I first read about Minetaro Mochizuki's Dragon Head (Tokyopop) in Heidi MacDonald’s comics blog, The Beat, in an entry Heidi entitled "Manga for the Rest of Us." Though the post's title assumes a certain ambivalence about manga that I don't share, it managed to spark my interest in Mochizuki's work. I went scouring for it on the manga racks – a lotta books with "Dragon" in the title, doncha know – and recently was able to pick up the premiere volume.
The cover pretty much lays out what you get in the book: a hemmed-in close-up of the book's hero, Teru Aoki, looking desperate as sweat breaks out all over his face. The sweat turns out to be more than just a manga visual convention. The teen-aged schoolboy is one of three survivors of a railroad disaster that's occurred inside an overheated mountain tunnel. For reasons that aren't yet clear (earthquake? – that flash of light that Teru noted just before the train entered the tunnel?), the tunnel has collapsed on both sides of the train, derailing it and killing most of its passengers, trapping our threesome under what appears to be tons of earth.
We learn about this slowly, as Teru does, first waking to discover himself in a dark and tilted rail car full of dead bodies, then carefully exploring his surroundings as he searches for some light. An ordinary teen, Teru possesses no special knowledge or abilities to handle the seemingly hopeless crisis that he's suddenly been thrust into – it takes him more than half the book to realize that the alcohol in the club car will make a good hand-held torch, for instance – and Mochizuki convincingly communicates the kid's initial shock at being plunged into this seemingly hopeless situation.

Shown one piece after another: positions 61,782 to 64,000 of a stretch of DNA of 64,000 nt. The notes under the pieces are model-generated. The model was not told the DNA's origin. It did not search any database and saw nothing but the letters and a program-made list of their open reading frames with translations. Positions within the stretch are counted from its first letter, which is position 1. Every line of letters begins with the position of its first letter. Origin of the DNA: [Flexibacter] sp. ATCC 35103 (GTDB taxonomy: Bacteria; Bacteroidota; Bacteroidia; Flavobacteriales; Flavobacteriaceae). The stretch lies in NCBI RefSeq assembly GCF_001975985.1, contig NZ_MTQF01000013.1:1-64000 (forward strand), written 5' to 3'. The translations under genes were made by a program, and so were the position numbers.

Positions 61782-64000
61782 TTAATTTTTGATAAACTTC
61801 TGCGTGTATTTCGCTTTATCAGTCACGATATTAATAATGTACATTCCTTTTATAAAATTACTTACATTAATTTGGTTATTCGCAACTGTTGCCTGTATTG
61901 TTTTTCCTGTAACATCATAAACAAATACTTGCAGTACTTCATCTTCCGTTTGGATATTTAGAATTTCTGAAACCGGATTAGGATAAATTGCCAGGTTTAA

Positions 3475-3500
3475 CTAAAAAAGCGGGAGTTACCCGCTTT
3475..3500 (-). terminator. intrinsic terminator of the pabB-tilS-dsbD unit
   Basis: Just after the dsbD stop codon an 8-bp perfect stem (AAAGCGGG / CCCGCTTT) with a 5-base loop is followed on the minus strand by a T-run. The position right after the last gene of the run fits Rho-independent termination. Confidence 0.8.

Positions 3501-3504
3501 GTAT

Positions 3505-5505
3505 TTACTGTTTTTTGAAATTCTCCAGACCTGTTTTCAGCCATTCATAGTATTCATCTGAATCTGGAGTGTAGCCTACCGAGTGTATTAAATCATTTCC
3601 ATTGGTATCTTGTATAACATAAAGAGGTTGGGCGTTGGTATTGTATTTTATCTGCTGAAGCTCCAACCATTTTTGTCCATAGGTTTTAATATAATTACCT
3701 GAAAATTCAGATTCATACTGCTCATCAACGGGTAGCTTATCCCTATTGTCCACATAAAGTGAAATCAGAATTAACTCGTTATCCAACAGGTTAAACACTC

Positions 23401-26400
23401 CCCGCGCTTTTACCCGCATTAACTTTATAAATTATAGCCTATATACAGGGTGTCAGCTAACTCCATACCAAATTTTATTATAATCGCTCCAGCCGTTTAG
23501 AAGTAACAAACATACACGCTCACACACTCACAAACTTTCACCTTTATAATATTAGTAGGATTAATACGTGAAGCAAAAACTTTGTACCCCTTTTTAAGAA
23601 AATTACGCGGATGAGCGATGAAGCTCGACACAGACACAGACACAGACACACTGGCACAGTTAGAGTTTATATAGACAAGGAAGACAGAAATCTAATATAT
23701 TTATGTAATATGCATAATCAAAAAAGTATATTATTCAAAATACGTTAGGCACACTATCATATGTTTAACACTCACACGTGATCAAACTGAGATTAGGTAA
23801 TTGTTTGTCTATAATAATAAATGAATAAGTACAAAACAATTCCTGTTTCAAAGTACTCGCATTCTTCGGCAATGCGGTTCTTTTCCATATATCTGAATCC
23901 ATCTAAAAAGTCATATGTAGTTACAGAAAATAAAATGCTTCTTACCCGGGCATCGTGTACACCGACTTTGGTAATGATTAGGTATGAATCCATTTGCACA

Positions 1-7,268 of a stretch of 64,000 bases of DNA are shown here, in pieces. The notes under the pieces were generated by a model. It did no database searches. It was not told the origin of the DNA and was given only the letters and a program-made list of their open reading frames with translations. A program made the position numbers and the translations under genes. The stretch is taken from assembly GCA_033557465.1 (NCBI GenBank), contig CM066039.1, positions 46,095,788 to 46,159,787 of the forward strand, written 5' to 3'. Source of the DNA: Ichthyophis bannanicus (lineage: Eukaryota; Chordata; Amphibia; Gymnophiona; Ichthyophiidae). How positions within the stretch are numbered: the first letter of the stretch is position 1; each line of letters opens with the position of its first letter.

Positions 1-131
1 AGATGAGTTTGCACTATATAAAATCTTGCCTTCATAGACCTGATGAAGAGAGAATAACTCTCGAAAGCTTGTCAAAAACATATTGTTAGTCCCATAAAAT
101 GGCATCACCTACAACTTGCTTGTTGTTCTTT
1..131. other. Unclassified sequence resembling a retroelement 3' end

On the basis of the first volume, Dragon Head appears to be a realistic work of survival horror, though there are hints that the ten-volume story will be headed into more fantastic areas. The work is rated "OT" for ages 16 and over, presumably for the gore, some in-character profanity and a story reference to the heroine's period. (Is that what constitutes "manga for the rest of us"?)
Teru's fellow survivors turn out to be an unstable Columbine-y kid named Nobuo, who immediately steals Teru's flashlight and refuses to give it back, and a young girl named Seto, who spends much of the first volume unconscious. While our hero struggles to hold it together (even as we see him occasionally retreating into dreams and fantasies of being back with his family), Nobuo quickly and distressingly heads into a more ominous place. Once a victim in school, he relishes the deaths of his former classmates and returns from a trek down the tunnel with his body all covered in blood. Though we haven't seen him doing it, the impression we get is that he's just spent time battering the body of a former tormenter.
Mochizuki keeps a strong visual hold on his clammy situation throughout – dark and shadow is forever threatening to impinge on our protagonists – though he perhaps repeats his core images (the disabled train, the caved-in tunnel) more than necessary. (Reflecting the story's original serial appearance, perhaps?)
While believably bloody, much of Dragon's omnipresent death imagery is presented in shadow and fragments, though the story doesn't shy away from the specifics of a train filled with dead teens – at one point, for instance, the threesome moves out of the rail cars to get away from the accelerated decay that the hyper-hot tunnel has set off. Mochizuki’s art makes plenty good use of sweat-drenched close-ups and anxious expressions, but he also catches every angle of that derailed train with obsessive attention to detail. The net feel is oppressively atmospheric. I kept mentally revisiting images from this work long after I finished reading it.
Manga for the Rest of Us? Let's just call it a moody and suspenseful graphic entertainment that deserves to find as many readers as possible – and leave it at that, okay?